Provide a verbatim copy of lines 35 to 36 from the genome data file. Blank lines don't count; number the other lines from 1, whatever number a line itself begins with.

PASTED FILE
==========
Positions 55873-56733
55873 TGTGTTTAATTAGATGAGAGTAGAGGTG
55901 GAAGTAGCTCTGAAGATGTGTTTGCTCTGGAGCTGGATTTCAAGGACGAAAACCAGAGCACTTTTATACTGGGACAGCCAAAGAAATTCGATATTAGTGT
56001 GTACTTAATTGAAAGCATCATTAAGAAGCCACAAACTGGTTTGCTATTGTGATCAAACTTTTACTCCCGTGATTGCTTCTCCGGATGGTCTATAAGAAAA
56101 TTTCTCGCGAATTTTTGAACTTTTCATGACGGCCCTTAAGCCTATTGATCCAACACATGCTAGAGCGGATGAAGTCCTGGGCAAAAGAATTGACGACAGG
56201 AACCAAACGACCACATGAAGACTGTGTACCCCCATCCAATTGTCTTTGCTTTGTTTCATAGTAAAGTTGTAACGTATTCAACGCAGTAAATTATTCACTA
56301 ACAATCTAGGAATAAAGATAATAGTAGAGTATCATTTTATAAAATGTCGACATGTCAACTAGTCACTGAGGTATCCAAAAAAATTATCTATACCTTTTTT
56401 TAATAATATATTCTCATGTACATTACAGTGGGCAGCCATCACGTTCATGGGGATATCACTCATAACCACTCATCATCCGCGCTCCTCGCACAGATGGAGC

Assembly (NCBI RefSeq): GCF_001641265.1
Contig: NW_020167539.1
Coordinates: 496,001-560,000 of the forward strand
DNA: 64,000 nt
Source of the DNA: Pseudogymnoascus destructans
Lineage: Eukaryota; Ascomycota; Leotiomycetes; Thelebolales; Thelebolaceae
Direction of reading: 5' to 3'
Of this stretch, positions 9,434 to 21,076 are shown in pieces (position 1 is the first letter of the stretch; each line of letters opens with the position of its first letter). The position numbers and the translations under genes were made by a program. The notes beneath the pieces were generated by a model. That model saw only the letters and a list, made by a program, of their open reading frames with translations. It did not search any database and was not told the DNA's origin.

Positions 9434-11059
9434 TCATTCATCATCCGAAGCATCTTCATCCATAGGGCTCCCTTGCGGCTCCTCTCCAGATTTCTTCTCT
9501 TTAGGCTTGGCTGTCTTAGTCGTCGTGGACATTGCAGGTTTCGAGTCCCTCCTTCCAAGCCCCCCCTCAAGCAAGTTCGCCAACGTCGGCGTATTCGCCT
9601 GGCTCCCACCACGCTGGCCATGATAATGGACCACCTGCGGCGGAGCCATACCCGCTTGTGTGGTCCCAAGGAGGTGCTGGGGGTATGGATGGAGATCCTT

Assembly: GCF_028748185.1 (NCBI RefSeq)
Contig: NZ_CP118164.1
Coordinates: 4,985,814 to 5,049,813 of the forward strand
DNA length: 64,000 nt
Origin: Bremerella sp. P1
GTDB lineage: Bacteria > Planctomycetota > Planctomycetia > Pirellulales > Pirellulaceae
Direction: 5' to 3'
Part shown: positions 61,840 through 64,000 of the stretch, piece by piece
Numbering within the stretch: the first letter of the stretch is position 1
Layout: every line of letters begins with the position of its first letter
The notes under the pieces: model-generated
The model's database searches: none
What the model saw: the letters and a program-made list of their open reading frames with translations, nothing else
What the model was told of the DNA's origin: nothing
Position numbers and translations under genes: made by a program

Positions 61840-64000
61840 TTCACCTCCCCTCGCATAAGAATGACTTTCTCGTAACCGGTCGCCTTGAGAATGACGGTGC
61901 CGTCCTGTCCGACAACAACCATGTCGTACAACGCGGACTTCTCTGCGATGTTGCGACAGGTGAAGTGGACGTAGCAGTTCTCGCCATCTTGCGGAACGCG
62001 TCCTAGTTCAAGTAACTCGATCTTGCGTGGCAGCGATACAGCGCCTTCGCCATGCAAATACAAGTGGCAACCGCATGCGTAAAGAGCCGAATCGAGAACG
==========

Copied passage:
Position numbers and translations under genes: made by a program

Positions 61840-64000